Regardless, I think we need to push on to Top of the Mountain this season and next spring, since it is the logical point at which to stop for a breather. During the hiatus, repairs to the slide and washouts can be accomplished, along with construction of the Carleton Brook bridge, Sheepscot yard track changes, leach field and restrooms, etc. 

At Top of the Mountain, changing directions would probably be easier than at Alna Center because the siding is on less of a grade, and the prospect of a southbound train waiting on the siding at Alna Center for a northbound to charge past is interesting.


Paul Horky

  • Museum Member
  • Baggageman
  • **
  • Posts: 148
    • View Profile
Re: Top Of The Mountain Siding - Official Work Thread
« Reply #11 on: June 24, 2009, 10:14:57 PM »
If the crossover idea is used then only one switch need to be through at that end as the main line switch can be set into the siding unless a train is going on down the mountain. This way the crossover acts as a safty if an operating rule is put in place that if a train runs the south switch the train must stop before reaching the crossover.

John Kokas

  • Museum Member
  • Engineer
  • ****
  • Posts: 679
    • View Profile
Re: Top Of The Mountain Siding - Official Work Thread
« Reply #12 on: June 24, 2009, 11:44:39 PM »
Lots of good comments.... Seems to me that we may be hung-up on keeping the siding at the old elevation. (why?)  is this a good solution or a need to be prototypical?  Remember NG lines were laid out to be CHEAP to construct, but not necessarily best practice.  I would suggest as part of the grading to possibly "shave" some feet of elevation at TOM to create a level passing siding area.  It will help in a couple of ways - first limit the possibility of rolling equipment; second, ease the grade both into and out of TOM;  and third, if there is extra excavated material, use that material to start repairing the first wash-out so equipment could be able to access the major washout/landslide.  Is it a bit more work, yes -mostly for a dozer, but I think it would be a lot better in the long-run for everyone concerned.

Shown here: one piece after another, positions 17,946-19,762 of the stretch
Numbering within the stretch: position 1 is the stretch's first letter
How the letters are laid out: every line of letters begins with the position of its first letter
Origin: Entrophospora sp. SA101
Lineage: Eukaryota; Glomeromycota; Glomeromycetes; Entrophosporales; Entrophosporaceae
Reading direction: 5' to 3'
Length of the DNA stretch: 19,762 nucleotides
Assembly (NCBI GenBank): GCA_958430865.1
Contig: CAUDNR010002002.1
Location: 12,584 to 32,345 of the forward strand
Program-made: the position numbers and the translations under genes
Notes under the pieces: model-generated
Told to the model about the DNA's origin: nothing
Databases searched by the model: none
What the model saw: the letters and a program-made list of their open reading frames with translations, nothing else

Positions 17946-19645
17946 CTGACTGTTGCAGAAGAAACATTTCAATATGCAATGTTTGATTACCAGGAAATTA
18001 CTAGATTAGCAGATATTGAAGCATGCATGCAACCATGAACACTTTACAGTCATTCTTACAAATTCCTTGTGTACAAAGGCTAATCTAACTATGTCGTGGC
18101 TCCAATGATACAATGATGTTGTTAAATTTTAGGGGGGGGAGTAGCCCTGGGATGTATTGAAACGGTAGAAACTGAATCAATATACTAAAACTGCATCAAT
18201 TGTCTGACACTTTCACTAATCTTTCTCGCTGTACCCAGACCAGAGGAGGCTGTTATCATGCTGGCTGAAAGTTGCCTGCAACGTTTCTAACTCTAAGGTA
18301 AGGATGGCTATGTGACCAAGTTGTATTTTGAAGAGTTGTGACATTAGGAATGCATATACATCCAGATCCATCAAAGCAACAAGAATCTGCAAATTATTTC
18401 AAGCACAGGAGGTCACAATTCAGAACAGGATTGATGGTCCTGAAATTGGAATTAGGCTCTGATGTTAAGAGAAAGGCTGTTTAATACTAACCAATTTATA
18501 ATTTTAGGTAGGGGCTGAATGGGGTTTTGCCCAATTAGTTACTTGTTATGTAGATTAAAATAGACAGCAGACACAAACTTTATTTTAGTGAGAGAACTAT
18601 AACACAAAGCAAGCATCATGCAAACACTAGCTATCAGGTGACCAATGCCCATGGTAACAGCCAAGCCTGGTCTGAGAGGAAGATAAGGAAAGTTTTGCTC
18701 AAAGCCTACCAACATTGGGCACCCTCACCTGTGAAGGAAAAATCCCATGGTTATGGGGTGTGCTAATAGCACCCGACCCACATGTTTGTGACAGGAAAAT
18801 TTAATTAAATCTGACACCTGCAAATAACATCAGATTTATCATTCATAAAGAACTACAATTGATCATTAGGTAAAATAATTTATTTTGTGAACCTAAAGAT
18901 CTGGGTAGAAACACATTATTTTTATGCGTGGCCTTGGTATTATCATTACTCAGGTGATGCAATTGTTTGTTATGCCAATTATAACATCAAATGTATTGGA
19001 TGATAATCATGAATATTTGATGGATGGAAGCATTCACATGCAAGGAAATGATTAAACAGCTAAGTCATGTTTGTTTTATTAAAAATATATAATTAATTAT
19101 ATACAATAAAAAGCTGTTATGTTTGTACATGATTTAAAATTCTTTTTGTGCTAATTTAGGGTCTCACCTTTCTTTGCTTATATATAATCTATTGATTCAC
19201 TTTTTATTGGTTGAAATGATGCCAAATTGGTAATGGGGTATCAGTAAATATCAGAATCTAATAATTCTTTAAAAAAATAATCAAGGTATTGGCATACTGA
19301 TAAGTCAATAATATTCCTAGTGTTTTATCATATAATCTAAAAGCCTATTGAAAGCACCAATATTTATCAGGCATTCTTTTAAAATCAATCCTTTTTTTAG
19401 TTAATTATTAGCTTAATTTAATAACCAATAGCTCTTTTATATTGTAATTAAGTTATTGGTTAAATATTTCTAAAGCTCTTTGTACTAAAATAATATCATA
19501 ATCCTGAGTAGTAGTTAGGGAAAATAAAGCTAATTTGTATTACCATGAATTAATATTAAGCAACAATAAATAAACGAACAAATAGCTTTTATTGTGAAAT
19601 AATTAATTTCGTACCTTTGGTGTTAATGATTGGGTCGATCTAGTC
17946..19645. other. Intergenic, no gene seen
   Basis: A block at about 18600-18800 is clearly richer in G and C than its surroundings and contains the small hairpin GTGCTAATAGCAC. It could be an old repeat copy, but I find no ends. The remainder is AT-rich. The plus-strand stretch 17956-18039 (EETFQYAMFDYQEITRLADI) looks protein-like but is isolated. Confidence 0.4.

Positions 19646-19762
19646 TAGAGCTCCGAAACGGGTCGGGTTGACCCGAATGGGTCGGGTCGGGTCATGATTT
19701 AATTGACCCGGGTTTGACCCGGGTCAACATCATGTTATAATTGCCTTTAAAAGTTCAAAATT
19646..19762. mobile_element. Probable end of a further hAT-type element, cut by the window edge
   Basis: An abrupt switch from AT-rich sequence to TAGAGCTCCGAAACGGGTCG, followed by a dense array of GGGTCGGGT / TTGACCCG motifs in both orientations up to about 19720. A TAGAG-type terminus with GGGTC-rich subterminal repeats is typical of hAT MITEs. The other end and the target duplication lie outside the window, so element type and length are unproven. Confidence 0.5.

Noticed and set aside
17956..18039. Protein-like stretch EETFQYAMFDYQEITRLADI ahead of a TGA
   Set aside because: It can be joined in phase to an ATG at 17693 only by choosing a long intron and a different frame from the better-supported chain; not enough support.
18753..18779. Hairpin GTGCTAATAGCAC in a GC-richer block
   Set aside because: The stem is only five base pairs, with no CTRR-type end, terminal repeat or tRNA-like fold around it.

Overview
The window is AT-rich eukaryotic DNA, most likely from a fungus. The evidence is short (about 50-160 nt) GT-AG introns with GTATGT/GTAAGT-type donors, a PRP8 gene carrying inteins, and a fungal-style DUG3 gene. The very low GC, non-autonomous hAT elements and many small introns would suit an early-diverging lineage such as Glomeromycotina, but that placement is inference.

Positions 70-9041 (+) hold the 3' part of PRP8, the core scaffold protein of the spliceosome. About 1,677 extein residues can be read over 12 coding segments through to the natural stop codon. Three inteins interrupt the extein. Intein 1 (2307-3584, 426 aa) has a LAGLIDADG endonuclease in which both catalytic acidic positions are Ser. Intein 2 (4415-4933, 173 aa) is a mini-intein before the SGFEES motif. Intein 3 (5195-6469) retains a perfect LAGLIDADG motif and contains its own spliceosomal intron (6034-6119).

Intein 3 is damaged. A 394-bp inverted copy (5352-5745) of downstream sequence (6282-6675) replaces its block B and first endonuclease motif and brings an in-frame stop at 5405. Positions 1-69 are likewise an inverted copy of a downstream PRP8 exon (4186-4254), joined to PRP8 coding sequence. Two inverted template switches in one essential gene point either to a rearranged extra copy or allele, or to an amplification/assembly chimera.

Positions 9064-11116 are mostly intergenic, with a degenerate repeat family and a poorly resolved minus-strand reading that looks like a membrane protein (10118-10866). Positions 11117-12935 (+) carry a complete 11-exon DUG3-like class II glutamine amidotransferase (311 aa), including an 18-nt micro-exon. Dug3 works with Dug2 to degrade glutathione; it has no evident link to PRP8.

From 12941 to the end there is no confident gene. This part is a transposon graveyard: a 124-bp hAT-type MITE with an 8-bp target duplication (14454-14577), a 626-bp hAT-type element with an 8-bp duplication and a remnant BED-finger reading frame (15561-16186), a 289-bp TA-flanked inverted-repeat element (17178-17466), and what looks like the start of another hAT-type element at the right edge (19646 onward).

John Kokas

  • Museum Member
  • Engineer
  • ****
  • Posts: 679
    • View Profile
Re: Top Of The Mountain Siding - Official Work Thread
« Reply #13 on: June 24, 2009, 11:51:47 PM »
Oops forgot!  The spring switch idea is a dandy one.  New Hope & Ivyland uses that exact setup with their station turn at Peddler's Village / Street Road. (for those who have taken the trip)

James Patten

  • Global Moderator
  • Trainmaster
  • *****
  • Posts: 2,741
  • Loco for 6
    • View Profile
Re: Top Of The Mountain Siding - Official Work Thread
« Reply #14 on: June 25, 2009, 12:33:35 AM »
...the prospect of a southbound train waiting on the siding at Alna Center for a northbound to charge past is interesting.

The more likely prospect is of the northbound waiting for the southbound to wheeze its way up the Mountain and wearily plod on to Alna Center...

Of course none of us have really any idea how trains are going to perform on the Mountain, but if Cockeye curve (1.5-ish percent) and the grade beyond Trask's is any indication, twice the grade will give engines a tough time of it.